Defining Promotion

Chris McGinty (According To

There is a discussion that
happens in our group somewhat frequently that involves pointing to a blog,
video, website, etc., and saying, “That’s what we should be doing. Look at how
many hits they have.” I always return with, “I bet that before they had
millions of hits, they did a lot of promotion.” I think maybe that I haven’t
defined what I mean by promotion very well. I think a blog post might be just
the place to do it.
From the Merriam Webster website:
2: the act of furthering the growth or development of something; especially:
the furtherance of the acceptance and sale of merchandise through advertising,
publicity, or discounting.
Let’s focus on advertising and
publicity for this blog post, because the ATW already provide hours of
entertainment for free. We can’t really discount that unless we start paying
folks to be entertained by us.
When I did door to door fliers, I
started by doing fliers for my job at the time, which involved delivering
pizza. While I was out advertising the pizza place, I grabbed a flier from a
door here or there that the recipient didn’t seem to want to receive, and I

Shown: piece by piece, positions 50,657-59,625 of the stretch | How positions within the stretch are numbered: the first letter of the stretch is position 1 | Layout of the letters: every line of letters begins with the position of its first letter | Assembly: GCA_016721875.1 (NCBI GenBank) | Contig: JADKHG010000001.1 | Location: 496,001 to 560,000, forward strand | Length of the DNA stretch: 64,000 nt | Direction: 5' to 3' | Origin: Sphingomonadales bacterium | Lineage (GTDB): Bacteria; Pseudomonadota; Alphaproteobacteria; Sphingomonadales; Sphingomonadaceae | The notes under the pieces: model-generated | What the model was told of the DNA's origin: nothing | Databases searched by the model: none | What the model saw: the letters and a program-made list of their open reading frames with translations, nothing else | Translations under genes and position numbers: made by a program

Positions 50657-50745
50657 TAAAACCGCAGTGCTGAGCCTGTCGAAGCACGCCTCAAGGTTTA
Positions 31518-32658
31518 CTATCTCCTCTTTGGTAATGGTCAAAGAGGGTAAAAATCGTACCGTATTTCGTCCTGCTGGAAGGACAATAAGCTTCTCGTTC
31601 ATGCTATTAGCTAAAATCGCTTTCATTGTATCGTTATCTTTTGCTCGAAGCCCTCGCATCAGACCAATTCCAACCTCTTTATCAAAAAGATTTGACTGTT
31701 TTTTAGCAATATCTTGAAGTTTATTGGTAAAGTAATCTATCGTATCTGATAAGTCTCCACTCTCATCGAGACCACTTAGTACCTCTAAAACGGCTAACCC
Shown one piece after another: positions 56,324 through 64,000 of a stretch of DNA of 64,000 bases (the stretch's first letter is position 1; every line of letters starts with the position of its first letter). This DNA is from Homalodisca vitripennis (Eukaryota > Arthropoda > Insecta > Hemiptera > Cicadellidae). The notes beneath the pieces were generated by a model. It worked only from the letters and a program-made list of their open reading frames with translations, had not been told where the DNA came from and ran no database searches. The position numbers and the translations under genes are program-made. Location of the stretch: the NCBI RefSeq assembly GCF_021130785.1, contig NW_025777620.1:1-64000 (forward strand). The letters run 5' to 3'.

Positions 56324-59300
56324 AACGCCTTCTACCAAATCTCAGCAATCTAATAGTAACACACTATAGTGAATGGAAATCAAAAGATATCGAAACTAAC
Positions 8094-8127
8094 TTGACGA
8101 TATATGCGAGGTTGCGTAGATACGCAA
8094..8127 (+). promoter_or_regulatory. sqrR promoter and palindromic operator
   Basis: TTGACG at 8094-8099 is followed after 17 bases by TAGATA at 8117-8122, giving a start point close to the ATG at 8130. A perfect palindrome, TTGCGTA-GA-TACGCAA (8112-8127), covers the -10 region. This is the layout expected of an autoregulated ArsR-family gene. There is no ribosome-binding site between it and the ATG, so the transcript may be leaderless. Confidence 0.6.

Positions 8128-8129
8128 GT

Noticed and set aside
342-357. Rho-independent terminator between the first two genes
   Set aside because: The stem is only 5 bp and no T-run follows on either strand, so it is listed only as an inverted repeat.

called to try to get more work. The flier business was never successful enough
for me to quit delivering pizza, but it did provide extra income.
In 2000, I had an e-zine (website
that contained writing, basically). I had guest writers on the e-zine, mostly
people that I knew personally, but I also had three outside submissions. These
didn’t come from people randomly finding the website and submitting. They came
because every time I updated the website, I went to e-zine community websites
and let people know the website existed.
With both the flier business and
the e-zine, promotion was contacting one person at a time, or posting to one
website at a time, and letting them know a service existed. This is commonly
known as word of mouth or grass roots. By letting a few people know at a time,
you let a lot of people know long term. I think the problem with this
definition is that some promotion involves reaching out to large groups of
people, and I think that most people consider that to be the default definition
of promotion, because bigger is better.
I think that when I talk about
promotion, this is what my cohorts hear, “How do we get hundreds, nay,
thousands of people to come to our website by next Thursday?” When really what I’m
asking is, “How can we get one more person than yesterday to start frequenting
our blog or website?” I think there is a place for both types of promotion, but
more importantly, I don’t think you can effectively promote if you ignore
either type.
You have to get 1 view before you
can get 1,000 views. You have to get 1,000 views before you can get 1,000,000
views. Worry about them in the proper order.

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